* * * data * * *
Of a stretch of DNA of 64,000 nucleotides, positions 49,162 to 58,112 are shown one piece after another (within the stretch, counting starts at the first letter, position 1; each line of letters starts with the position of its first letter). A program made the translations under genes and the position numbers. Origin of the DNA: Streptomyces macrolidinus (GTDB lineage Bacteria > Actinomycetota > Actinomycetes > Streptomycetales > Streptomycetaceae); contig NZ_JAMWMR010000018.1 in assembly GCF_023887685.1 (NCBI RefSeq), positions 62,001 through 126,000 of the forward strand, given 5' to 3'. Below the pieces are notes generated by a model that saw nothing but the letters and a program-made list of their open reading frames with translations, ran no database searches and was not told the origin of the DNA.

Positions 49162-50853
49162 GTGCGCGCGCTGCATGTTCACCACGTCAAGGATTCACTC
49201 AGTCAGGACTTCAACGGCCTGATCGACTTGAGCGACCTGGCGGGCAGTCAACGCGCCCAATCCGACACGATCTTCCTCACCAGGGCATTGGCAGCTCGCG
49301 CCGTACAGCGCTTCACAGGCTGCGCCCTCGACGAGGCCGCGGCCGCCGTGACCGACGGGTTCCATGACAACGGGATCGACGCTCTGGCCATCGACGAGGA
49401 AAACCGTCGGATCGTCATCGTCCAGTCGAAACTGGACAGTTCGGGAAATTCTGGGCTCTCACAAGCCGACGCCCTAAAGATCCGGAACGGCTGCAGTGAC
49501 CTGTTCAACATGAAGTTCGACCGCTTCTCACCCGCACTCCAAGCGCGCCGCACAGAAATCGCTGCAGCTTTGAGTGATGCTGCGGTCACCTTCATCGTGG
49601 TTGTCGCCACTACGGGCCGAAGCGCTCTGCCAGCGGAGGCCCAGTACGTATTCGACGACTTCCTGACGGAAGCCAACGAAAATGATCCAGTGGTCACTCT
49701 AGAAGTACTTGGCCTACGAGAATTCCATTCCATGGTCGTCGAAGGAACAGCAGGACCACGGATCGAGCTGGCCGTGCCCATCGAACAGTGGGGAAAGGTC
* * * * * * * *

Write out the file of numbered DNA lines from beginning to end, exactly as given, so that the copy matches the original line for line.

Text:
Of a stretch of DNA of 64,000 nucleotides, positions 49,162 to 58,112 are shown one piece after another (within the stretch, counting starts at the first letter, position 1; each line of letters starts with the position of its first letter). A program made the translations under genes and the position numbers. Origin of the DNA: Streptomyces macrolidinus (GTDB lineage Bacteria > Actinomycetota > Actinomycetes > Streptomycetales > Streptomycetaceae); contig NZ_JAMWMR010000018.1 in assembly GCF_023887685.1 (NCBI RefSeq), positions 62,001 through 126,000 of the forward strand, given 5' to 3'. Below the pieces are notes generated by a model that saw nothing but the letters and a program-made list of their open reading frames with translations, ran no database searches and was not told the origin of the DNA.

Positions 49162-50853
49162 GTGCGCGCGCTGCATGTTCACCACGTCAAGGATTCACTC
49201 AGTCAGGACTTCAACGGCCTGATCGACTTGAGCGACCTGGCGGGCAGTCAACGCGCCCAATCCGACACGATCTTCCTCACCAGGGCATTGGCAGCTCGCG
49301 CCGTACAGCGCTTCACAGGCTGCGCCCTCGACGAGGCCGCGGCCGCCGTGACCGACGGGTTCCATGACAACGGGATCGACGCTCTGGCCATCGACGAGGA
49401 AAACCGTCGGATCGTCATCGTCCAGTCGAAACTGGACAGTTCGGGAAATTCTGGGCTCTCACAAGCCGACGCCCTAAAGATCCGGAACGGCTGCAGTGAC
49501 CTGTTCAACATGAAGTTCGACCGCTTCTCACCCGCACTCCAAGCGCGCCGCACAGAAATCGCTGCAGCTTTGAGTGATGCTGCGGTCACCTTCATCGTGG
49601 TTGTCGCCACTACGGGCCGAAGCGCTCTGCCAGCGGAGGCCCAGTACGTATTCGACGACTTCCTGACGGAAGCCAACGAAAATGATCCAGTGGTCACTCT
49701 AGAAGTACTTGGCCTACGAGAATTCCATTCCATGGTCGTCGAAGGAACAGCAGGACCACGGATCGAGCTGGCCGTGCCCATCGAACAGTGGGGAAAGGTC